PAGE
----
The results of this study will be of benefit to the practitioners seeking to assess muscle power in children with SLJ. The importance of technique and its relatively large contribution to SLJ performance in that age group should not be overlooked. Coaches may consider rating the technique of the young jumpers, so that its influence to the final performance could be estimated. The greater SLJ performance only in trained boys and not in trained girls, compared with their untrained counterparts, may indicate their greater responsiveness to training, and/or the greater participation in strength/power sports.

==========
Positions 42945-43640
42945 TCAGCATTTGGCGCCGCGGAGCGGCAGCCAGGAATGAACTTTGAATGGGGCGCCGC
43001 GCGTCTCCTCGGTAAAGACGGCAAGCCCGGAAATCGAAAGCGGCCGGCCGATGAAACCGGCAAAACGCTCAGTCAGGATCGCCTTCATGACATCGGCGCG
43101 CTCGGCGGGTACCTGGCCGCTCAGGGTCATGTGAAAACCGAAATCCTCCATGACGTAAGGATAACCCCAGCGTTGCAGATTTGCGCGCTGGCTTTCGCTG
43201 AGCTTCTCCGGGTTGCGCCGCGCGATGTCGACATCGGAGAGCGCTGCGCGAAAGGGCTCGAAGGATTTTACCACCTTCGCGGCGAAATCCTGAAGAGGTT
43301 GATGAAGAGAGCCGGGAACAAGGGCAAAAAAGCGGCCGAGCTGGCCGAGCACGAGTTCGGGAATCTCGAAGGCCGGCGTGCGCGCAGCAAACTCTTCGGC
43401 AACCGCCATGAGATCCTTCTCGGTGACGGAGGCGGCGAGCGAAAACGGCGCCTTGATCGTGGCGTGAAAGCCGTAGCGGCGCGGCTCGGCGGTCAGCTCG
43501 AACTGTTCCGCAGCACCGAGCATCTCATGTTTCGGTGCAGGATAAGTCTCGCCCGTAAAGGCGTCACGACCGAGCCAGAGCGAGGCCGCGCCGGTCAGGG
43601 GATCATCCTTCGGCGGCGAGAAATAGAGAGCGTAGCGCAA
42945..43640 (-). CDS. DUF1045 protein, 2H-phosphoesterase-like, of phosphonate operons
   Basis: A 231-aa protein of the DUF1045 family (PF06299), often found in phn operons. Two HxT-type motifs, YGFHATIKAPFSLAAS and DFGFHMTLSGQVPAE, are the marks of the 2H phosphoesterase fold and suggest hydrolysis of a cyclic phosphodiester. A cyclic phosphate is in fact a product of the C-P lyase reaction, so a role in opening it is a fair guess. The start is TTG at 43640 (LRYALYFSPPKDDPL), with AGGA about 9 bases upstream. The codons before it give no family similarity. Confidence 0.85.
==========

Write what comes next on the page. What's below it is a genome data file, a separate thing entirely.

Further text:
APPENDIX
Correlation matrix (Pearson product-moment correlation coefficient r) for the variables used in the regression analysis according to the gender are shown at Table 6 and 7. Stepwise multiple linear regression analysis for the assessment of determinants of SLJ performance according to the gender are shown at Table 8 and 9.